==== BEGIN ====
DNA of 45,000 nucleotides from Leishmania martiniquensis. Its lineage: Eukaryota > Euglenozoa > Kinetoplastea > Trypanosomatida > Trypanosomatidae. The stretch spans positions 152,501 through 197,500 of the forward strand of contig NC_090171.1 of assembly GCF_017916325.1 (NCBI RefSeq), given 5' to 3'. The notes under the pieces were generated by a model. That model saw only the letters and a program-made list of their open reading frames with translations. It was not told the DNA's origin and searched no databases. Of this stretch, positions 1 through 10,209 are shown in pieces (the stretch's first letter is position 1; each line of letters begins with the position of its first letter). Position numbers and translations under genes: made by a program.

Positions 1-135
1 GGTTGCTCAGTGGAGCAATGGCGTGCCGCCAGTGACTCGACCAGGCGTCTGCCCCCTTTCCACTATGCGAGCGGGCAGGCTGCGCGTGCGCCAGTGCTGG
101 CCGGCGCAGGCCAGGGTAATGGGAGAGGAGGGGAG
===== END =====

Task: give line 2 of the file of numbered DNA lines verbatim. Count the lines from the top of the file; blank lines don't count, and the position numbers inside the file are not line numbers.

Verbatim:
Positions 1-135